What Can We Learn From The Career Of Therapy?

Therapy? at the Brighton Concorde 2, March 31 2015
"I got my hair cut in Brighton today, don'tcha know," Therapy? frontman Andy Cairns tells his audience at Brighton's Concorde 2.  "So, remember that.  Putting a wee bit back into the local economy."

Just over 25 years after starting out, Therapy? have released their excellent 15th album, Disquiet.  Arriving in the wake of a couple of their more experimental releases, it's a return to the kind of emotionally turbulent, alternative metal which characterised their breakthrough record, 1994's amazing Troublegum.

While watching them play this, the first date of a European tour - and while meeting up with bassist Michael McKeegan beforehand for a beer and some thrash metal related chat - I'm struck by how much can be learned from this band's career.  Their first release was the 1990 single Meat Abstract, on their own label Multifuckinational Records.  Three years later, they were signed to major label A&M Records and hitting Number 9 in the UK charts with the Shortsharpshock EP (with eternal gem Screamager the lead track.)  The band became darlings of the UK music press, causing a whole raft of jackasses from Melody Maker and the NME to pretend to like heavy metal for quite some time.

(Back when I worked for rock mag Kerrang!, I remember being on a train to Liverpool to review Therapy? live, alongside a bunch of indie journos, who made a point of sitting in a different part of the carriage.  The sniffy attitude Kerrang! got from these people was truly hilarious.  Not least because one of them was wearing leather trousers.)

Come 1998, Therapy? parted ways with A&M.

And that, right there, is the key pivotal moment in any band's career.

Sink or swim.

Fight or flight.

Live or die.

Because that's when your true motives rise to the surface.  If major label fame and fortune was always your goal, then the dream is dead and so are you.  Whereas, if you simply can't stop being creative, even if you wanted to, then returning to the world of indie labels is merely a cosmetic change in your environment.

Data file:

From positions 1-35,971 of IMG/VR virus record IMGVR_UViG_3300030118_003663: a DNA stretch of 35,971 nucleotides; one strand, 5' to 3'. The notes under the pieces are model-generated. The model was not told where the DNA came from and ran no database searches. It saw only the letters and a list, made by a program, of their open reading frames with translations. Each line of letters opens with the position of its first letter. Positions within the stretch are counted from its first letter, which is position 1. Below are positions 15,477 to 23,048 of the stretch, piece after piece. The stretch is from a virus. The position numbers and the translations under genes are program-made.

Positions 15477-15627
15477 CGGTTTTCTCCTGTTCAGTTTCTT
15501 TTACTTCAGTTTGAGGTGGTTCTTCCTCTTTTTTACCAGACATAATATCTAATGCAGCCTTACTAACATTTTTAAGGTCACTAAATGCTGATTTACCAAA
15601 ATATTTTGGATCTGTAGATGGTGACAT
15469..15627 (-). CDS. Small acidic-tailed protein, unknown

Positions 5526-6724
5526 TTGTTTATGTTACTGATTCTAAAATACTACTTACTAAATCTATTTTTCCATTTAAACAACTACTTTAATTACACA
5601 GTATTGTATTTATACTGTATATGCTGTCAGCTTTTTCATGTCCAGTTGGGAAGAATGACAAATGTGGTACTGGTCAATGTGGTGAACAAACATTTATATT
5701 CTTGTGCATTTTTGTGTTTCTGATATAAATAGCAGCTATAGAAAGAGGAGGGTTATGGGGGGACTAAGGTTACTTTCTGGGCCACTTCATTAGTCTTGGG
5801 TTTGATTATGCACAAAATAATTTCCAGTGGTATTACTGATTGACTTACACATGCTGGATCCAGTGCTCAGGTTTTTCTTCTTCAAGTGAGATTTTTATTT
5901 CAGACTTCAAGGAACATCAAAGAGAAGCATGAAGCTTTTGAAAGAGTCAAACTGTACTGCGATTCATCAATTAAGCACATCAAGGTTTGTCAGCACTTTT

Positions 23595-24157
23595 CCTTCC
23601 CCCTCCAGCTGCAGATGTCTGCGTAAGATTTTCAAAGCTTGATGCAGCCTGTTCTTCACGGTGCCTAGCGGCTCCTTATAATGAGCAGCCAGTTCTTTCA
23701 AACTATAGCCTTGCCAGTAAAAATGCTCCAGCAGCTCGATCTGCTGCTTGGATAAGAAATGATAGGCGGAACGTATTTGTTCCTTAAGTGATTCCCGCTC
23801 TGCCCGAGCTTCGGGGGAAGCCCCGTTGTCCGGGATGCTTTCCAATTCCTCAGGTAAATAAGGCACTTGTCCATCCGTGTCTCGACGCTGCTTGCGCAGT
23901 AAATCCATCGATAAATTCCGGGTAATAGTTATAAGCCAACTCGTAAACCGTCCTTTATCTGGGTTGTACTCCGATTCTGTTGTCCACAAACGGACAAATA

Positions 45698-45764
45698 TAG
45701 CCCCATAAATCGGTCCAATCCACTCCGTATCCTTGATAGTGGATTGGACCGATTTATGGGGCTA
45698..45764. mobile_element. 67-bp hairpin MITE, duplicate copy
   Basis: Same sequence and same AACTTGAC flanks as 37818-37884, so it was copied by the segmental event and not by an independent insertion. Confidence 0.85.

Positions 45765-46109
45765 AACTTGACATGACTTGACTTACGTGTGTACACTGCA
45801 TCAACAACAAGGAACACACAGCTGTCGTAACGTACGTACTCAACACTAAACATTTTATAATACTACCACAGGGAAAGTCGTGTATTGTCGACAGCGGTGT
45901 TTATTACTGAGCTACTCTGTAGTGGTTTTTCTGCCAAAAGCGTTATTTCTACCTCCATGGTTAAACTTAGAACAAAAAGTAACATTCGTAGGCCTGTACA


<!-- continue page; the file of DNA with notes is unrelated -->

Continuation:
While so many bands dissolved when their dreams died, Therapy? never stopped moving.  They saw in the new millennium with the furious and not especially commercial album Suicide Pact - You First.  And what they may have lost in promotion and indie press interest, they undoubtedly gained in creative control and freedom.

They've been free ever since.  Making the albums they want to make, while making a great living.  Able to command an audience anywhere in the world.

Therapy?'s Michael McKeegan (left), with a gibbon last night.
That's inspiring.  Especially when they can still produce an album as strong as Disquiet and have the confidence, tonight in Brighton, to play no less than nine songs from it.

The gig is a stormer, with that brace of great new tracks like Still Hurts and Vulgar Display Of Powder sitting very nicely alongside the established classics like Teethgrinder, Nowhere and of course Screamager.  My favourite Therapy? song, since you're asking, is still the incredible Knives.  A ludicrously intense and messed-up piece of horror theatre ("I'm gonna crawl up inside you and die!"), which you can hear at Spotify here.  Crank it up.  This rough and ready YouTube video also goes some way towards capturing its live ferocity.

At one point during Ricky Gervais and Stephen Merchant's sitcom Extras, Gervais' character Andy Millman explains his career mission statement.  And even though Millman is a snob who ends up losing himself in his arty ambitions (unlike Therapy?, who genuinely remain some of the nicest and least affected people I've met in rock), the essence of what he says holds true: the importance of building up a body of work, across your lifetime, that you can be proud of.

That's absolutely what Therapy? have done.  That's what we creative types can learn from their career.  The value of forging ahead relentlessly, doing things because we want to, rather than because we think we should.

Playing the long game, rather than lurching desperately towards every quick fix in sight.  (I recently received a royalty cheque for the Slipknot book I wrote in 2001.)

Creating like no-one's watching.

Glancing at your rear-view mirror, seeing nothing to be ashamed of.

Speeding ever onwards, integrity intact.

And you know, maybe I'm imagining this, but back in those A&M days, I swear Therapy? never used to smile this much onstage.

Disquiet on CD at Amazon UK

Troublegum Deluxe Edition CD at Amazon UK

Therapy?: Twitter / website / tour dates

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1 comment:

Pris said...

There aren't many bands that can pull off what Therapy? did. Splitting from the major label and going independent at the time when the term 'indie' still meant something, and not fading into obscurity/mediocrity.

Hats off!